After repeating the measurements on exactly the same circuit (for example, one million times), you can draw a bar chart (see the picture below) and get the distribution function approximately and then compared the distribution to the simulation distribution as it's mentioned in this lecture note.

enter image description here

and in the caption of this picture it's said:

Lastly, we measure the state of every qubit. The measurement is repeated many times in order to estimate the probability of each output state. Here, we plot the measured probabilities for two instances after 10 coupler pulses (cycles).

Now my question is, why do we use random numbers at all when we actually have to measure the output of the same circuit many times? Why don't we choose single-qubits gates according to a pattern like two-qubit gates?

Did Google do what I explained here for supremacy experiment or I'm missing something? That is, a specific circuit of certain single-qubit gates on a certain qubits and then two-qubit gates in each cycle and then go to the next cycle and after for example 20 cycles (for supremacy experiment) then measuring the state of each qubit and repeat the whole process with exactly the same circuit (same as I explained above) many times? If so, has Google actually do the experiment only on one circuit (I mean do the 1 million measurement on one specific circuit) or tested different circuits (with different value $s$) to verify the experiment?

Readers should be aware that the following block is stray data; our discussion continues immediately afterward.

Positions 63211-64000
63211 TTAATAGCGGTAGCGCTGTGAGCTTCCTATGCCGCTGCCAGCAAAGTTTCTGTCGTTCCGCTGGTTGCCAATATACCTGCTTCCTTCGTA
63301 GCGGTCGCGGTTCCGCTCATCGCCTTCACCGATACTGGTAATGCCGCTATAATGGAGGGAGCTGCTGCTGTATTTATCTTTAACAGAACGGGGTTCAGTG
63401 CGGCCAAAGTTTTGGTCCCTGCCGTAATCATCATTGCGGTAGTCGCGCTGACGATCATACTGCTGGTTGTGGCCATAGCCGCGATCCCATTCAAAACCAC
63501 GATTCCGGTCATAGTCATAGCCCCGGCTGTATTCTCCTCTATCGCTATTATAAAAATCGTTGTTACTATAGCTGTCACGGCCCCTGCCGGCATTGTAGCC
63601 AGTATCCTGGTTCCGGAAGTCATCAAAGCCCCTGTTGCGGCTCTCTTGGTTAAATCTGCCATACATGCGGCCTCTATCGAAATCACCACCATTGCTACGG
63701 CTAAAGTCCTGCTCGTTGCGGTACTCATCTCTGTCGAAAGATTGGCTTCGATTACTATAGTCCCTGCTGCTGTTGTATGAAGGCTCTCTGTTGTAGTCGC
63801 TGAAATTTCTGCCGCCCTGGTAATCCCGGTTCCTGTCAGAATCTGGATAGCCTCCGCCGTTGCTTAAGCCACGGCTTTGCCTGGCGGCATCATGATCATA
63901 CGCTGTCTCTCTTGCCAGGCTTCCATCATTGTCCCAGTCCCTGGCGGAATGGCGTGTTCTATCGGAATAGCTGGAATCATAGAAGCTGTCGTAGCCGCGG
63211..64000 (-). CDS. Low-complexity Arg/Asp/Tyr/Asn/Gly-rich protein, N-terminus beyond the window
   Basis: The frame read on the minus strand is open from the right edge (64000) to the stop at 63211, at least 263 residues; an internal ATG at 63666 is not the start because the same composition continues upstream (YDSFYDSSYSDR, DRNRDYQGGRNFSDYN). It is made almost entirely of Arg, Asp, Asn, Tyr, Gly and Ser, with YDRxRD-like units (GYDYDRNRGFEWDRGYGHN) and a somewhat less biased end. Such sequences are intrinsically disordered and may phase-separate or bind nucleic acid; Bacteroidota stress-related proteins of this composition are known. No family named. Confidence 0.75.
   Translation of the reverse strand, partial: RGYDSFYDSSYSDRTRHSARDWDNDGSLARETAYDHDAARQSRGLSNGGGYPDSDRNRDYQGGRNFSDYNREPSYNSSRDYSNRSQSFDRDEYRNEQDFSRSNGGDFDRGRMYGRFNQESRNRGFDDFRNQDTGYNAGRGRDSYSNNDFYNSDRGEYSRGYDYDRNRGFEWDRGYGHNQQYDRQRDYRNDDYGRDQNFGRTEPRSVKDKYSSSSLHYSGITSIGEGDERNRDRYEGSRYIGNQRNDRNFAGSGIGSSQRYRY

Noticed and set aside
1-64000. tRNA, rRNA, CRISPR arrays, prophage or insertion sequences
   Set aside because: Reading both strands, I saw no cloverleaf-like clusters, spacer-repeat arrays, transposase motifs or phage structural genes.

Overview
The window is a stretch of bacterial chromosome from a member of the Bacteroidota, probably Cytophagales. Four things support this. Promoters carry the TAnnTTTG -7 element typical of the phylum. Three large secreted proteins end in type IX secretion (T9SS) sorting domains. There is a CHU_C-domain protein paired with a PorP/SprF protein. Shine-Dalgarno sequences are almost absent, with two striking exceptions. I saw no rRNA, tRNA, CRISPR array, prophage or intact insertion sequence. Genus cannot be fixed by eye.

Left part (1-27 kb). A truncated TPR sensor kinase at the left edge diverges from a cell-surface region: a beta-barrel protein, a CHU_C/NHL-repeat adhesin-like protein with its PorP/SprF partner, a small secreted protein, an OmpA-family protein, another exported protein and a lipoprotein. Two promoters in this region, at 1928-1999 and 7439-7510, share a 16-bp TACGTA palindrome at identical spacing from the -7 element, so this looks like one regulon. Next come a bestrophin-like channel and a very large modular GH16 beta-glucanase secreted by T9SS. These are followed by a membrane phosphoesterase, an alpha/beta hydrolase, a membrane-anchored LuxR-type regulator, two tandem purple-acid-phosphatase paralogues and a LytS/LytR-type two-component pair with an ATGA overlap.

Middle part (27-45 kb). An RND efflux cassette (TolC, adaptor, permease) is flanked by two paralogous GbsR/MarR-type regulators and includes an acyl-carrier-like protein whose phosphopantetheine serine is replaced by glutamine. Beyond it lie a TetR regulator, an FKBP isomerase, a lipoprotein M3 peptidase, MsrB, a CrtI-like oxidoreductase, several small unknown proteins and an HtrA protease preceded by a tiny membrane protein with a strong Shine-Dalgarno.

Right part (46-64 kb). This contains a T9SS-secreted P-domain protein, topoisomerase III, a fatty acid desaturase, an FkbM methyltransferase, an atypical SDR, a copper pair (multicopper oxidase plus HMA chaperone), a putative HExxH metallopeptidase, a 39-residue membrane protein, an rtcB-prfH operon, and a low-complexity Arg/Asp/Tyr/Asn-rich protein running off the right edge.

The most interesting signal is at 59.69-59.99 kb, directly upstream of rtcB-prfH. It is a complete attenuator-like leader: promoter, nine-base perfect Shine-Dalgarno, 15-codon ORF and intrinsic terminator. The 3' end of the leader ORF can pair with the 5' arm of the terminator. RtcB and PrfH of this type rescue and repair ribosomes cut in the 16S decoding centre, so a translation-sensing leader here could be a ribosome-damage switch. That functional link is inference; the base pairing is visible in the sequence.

If this is not the case, and each time after a measurement and obtaining a ket consisting of zeros and ones $s$ changes, and as a result, the circuit changes, and then the measurement is done, and this is repeated many times, and then from these measurements that the distribution is obtained, how is this distribution useful? because the measured kets are practically for different circuits.

What role does this randomness play in making things difficult? When it is practically pseudo-random and therefore structured, and by knowing $s$ (the seed) you can get the rest of the numbers, because according to this answer, what I understand is that the main difficulty is not because of the single-qubits gates are randomly chosen, but the main difficulty is because of the high dimension of the problem and the matrix multiplication in these dimensions are difficult to perform for a classical computer.(I've already read this answer but I don't quite understand)